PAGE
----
A review of The Art of Peace by Robert Moriarty

The Art of Peace by Robert Moriarty

Robert Moriarty is known for his gold related ventures and advice, but do you know his history?

Robert tells us the story of his youth in Vietnam in his frank memoir titled The Art of Peace.

He started his service in Vietnam at the tender age of 18 at the very beginning of the American phase of the war. Robert Moriarty was the youngest Naval aviator in Vietnam war, flew 832 missions as a combat pilot. And it is there that he, by his own admission, became a warrior – loving combat, but hating war.

But the book is not a war memoir only. The author intersperses personal recollections with reflections on war and peace, and the role of the United States in today’s world as one of the major sources of senseless military aggression.

Robert Moriarty is a staunch libertarian and his view on war follows his principles – war is a fraud and we should do our best to avoid it.

It is interesting that he, being a combat veteran, sounds a lot like a 60s peacenik and at the same time approvingly quotes president Putin’s words on American aggression. A very unorthodox position, it seems to me. 

But do not imagine that this is a boring book. It has all the features that make a good, smoothly flowing military history – general war information, Marine boot camp routines, a wealth of detail on weaponry and combat situations. Besides there are lots of amusing real-life anecdotes, such as drinking bootleg whiskey brewed by a rogue Mississippi sheriff while on furlough.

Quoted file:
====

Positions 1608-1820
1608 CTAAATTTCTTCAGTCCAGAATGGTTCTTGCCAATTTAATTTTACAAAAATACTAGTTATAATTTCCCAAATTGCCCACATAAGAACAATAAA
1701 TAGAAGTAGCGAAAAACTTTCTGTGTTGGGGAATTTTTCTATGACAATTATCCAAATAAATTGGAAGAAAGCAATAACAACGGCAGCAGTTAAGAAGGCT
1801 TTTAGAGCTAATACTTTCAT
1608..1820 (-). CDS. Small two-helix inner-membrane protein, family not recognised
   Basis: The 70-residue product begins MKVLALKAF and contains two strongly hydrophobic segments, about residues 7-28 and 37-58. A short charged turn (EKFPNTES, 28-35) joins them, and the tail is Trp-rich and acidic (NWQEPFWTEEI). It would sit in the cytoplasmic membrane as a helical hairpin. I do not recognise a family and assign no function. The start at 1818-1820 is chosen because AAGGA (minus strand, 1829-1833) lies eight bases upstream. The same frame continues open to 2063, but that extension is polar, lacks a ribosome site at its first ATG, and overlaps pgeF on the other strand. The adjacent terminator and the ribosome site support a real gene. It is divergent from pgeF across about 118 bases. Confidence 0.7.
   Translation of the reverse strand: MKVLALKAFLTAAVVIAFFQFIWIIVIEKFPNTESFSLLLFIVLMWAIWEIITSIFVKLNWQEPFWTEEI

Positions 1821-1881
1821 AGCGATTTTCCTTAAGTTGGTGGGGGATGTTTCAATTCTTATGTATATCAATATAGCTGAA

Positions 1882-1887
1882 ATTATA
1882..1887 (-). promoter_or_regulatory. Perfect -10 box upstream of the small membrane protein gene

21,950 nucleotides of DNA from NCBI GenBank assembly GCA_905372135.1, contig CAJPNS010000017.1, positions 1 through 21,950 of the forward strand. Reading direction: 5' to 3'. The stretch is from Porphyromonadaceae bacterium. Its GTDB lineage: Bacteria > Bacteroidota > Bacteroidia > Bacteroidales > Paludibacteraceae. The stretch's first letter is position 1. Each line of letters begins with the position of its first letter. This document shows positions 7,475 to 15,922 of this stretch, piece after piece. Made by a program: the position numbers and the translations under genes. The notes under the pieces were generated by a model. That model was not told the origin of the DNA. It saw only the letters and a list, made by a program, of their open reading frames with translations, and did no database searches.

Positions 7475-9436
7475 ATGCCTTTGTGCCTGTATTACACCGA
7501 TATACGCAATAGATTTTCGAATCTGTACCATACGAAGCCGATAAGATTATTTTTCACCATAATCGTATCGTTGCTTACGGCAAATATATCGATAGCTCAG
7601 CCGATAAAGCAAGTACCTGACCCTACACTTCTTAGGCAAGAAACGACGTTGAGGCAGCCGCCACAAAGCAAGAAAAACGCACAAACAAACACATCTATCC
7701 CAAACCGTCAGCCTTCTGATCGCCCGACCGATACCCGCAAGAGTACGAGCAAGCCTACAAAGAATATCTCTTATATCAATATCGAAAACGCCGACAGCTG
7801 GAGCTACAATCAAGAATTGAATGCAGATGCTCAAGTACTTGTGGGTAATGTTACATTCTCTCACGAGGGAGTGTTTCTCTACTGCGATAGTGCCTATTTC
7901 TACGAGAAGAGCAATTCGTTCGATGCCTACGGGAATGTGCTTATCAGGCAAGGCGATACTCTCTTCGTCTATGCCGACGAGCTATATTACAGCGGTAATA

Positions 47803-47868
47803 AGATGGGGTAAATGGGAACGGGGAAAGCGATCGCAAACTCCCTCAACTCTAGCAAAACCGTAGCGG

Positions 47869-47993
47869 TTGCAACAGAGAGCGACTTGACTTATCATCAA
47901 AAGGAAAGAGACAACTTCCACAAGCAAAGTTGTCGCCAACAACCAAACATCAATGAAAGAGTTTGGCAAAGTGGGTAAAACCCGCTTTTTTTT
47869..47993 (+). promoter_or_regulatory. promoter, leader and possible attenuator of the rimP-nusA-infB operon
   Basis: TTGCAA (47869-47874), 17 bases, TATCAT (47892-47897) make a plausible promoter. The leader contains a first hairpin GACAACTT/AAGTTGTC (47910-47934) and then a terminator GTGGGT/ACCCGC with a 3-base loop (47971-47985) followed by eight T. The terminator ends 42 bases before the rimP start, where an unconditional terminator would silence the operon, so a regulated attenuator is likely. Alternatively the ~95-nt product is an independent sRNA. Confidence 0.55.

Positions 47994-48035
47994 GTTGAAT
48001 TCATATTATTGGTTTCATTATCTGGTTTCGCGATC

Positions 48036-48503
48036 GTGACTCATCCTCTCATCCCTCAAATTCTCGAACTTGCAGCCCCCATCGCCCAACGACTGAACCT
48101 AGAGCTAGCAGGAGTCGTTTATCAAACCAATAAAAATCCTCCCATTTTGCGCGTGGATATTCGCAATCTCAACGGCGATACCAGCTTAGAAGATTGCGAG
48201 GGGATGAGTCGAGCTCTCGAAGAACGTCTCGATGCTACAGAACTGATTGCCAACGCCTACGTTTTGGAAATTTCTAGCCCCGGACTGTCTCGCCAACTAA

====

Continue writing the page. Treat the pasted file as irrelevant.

There is a great hook at the very beginning of his story. While flying a combat mission in his Bird Dog in the Da Krong valley the young pilot got a request to rescue a Marine recon team completely surrounded by the Vietnamese. The team leader begged Robert to direct other aircraft to hit his position with 2.75-inch rockets. That was their only chance of survival, but the strike would have incinerated everything within the space of a half of a football field and the besieged Marines would be right in the middle of it. Robert has mere seconds to make a very hard decision…. I will not give away the ending – read the book.

The book is properly proofread and edited, it shows the level of respect this author for his readers. Sloppy editing is one thing that greatly irritates me in self-published books, but The Art of Peace get the highest mark in this regard.

Mr. Moriarty has a reputation for being blunt, sometimes too blunt for some people’s taste, but in our era of extreme sensitivity the act of calling a spade a spade is music to my uncouth Russian ears. And he is very direct in his narrative. For example, he states that women have no place in combat situations – a refreshingly unPC attitude.

The only thing about the book that I did not like was too many swear words, but it is a part of life in the military, I suppose.

Another recently published book on war that I would recommend as a sort of companion volume is America's War for the Greater Middle East: A Military History by Andrew J. Bacevich.

So if you are a Vietnam war or military history buff – The Art of Peace is a book for you.

Buy it on Amazon here.

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